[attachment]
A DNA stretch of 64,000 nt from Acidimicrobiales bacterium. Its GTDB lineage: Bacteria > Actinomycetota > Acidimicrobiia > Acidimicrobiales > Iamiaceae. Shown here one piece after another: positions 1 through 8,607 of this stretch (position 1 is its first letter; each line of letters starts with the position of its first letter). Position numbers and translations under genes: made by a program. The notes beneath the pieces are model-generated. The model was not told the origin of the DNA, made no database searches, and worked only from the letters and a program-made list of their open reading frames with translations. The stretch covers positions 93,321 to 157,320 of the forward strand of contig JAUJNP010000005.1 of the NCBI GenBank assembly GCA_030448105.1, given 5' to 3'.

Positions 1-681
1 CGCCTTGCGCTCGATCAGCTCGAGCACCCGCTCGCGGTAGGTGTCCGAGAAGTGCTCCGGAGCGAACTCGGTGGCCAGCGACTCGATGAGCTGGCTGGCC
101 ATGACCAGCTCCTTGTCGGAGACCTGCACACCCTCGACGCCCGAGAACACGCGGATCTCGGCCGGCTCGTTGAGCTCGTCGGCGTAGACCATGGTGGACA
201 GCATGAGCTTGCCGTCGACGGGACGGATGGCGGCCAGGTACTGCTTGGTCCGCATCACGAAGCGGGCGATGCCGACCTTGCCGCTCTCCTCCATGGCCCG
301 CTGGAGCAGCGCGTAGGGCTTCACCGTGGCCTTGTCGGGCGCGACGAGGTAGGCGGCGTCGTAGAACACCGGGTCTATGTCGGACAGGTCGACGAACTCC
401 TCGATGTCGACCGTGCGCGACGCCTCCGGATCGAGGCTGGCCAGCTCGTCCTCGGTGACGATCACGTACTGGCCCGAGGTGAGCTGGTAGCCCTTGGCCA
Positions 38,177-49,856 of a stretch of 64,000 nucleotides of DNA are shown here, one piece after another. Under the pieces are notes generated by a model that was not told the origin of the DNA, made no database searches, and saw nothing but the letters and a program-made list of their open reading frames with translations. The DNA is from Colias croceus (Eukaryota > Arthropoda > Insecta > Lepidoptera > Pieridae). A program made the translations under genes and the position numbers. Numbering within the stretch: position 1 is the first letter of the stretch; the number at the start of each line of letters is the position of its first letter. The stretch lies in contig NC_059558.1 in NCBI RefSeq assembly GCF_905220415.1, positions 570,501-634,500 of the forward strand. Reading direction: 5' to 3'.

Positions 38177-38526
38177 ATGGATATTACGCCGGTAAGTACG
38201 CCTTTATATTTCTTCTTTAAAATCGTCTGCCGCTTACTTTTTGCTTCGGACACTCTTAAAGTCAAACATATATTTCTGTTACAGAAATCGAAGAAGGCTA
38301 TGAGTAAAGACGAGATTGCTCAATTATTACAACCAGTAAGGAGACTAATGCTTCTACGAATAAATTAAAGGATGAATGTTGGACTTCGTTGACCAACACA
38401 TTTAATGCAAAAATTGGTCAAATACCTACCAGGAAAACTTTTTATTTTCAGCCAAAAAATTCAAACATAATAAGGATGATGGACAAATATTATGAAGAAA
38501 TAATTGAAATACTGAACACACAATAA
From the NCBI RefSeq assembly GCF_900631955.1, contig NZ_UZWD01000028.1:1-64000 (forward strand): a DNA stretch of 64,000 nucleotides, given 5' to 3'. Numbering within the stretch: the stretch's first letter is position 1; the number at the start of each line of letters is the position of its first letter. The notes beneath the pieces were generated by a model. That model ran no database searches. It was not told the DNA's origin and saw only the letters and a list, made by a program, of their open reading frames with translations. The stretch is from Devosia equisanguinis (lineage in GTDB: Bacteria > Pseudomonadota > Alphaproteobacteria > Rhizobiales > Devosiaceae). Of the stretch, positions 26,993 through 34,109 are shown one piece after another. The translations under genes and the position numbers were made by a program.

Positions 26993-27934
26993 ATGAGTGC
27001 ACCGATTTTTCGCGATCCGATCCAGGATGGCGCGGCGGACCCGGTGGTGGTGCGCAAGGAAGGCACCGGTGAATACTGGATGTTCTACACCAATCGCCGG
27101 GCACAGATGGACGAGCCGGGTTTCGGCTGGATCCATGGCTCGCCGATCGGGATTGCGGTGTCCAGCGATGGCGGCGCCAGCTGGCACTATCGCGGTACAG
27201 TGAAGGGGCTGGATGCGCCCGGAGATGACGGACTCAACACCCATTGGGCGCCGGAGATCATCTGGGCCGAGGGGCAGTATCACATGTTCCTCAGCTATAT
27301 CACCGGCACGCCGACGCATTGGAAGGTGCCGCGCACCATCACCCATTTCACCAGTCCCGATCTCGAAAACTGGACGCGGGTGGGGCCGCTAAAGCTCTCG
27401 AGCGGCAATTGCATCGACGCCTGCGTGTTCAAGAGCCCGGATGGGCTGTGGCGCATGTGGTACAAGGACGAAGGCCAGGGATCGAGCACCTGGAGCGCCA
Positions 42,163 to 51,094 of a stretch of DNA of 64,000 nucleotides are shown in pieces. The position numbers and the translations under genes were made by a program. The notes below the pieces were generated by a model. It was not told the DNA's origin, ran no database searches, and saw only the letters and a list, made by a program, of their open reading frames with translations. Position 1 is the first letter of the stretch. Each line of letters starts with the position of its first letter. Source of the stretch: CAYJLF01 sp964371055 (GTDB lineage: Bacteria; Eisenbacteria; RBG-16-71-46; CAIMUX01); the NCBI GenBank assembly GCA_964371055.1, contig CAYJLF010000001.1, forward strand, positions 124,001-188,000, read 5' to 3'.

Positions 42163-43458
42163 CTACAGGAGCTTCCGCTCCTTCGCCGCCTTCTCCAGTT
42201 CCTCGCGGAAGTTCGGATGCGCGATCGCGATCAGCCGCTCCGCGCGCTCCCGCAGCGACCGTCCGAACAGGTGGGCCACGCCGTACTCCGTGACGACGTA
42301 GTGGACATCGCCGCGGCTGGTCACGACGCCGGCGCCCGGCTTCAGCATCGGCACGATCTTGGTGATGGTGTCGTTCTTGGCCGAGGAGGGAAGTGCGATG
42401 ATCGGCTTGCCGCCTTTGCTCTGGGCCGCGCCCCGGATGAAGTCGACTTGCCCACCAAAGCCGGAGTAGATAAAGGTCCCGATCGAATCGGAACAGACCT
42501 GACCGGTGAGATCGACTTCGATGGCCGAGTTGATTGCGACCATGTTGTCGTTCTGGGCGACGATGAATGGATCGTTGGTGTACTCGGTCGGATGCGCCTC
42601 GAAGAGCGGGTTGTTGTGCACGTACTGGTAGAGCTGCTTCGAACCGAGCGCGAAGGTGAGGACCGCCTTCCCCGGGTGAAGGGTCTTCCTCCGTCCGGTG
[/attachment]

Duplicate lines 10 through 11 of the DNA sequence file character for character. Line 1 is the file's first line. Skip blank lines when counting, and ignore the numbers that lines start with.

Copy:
38177 ATGGATATTACGCCGGTAAGTACG
38201 CCTTTATATTTCTTCTTTAAAATCGTCTGCCGCTTACTTTTTGCTTCGGACACTCTTAAAGTCAAACATATATTTCTGTTACAGAAATCGAAGAAGGCTA